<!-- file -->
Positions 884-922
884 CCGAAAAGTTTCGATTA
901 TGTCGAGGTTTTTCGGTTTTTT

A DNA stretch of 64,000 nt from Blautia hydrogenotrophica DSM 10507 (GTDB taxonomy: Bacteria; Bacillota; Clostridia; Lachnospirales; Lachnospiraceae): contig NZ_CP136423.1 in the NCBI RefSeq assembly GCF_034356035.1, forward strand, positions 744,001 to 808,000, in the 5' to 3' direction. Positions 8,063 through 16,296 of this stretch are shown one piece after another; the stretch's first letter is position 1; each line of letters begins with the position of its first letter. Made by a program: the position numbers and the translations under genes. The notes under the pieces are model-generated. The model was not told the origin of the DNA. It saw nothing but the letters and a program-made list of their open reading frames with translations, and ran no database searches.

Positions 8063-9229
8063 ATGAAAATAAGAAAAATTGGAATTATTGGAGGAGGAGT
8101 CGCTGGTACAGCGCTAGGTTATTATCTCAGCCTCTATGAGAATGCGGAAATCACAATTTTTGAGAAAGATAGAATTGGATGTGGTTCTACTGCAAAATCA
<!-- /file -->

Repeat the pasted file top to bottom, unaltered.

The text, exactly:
Positions 884-922
884 CCGAAAAGTTTCGATTA
901 TGTCGAGGTTTTTCGGTTTTTT

A DNA stretch of 64,000 nt from Blautia hydrogenotrophica DSM 10507 (GTDB taxonomy: Bacteria; Bacillota; Clostridia; Lachnospirales; Lachnospiraceae): contig NZ_CP136423.1 in the NCBI RefSeq assembly GCF_034356035.1, forward strand, positions 744,001 to 808,000, in the 5' to 3' direction. Positions 8,063 through 16,296 of this stretch are shown one piece after another; the stretch's first letter is position 1; each line of letters begins with the position of its first letter. Made by a program: the position numbers and the translations under genes. The notes under the pieces are model-generated. The model was not told the origin of the DNA. It saw nothing but the letters and a program-made list of their open reading frames with translations, and ran no database searches.

Positions 8063-9229
8063 ATGAAAATAAGAAAAATTGGAATTATTGGAGGAGGAGT
8101 CGCTGGTACAGCGCTAGGTTATTATCTCAGCCTCTATGAGAATGCGGAAATCACAATTTTTGAGAAAGATAGAATTGGATGTGGTTCTACTGCAAAATCA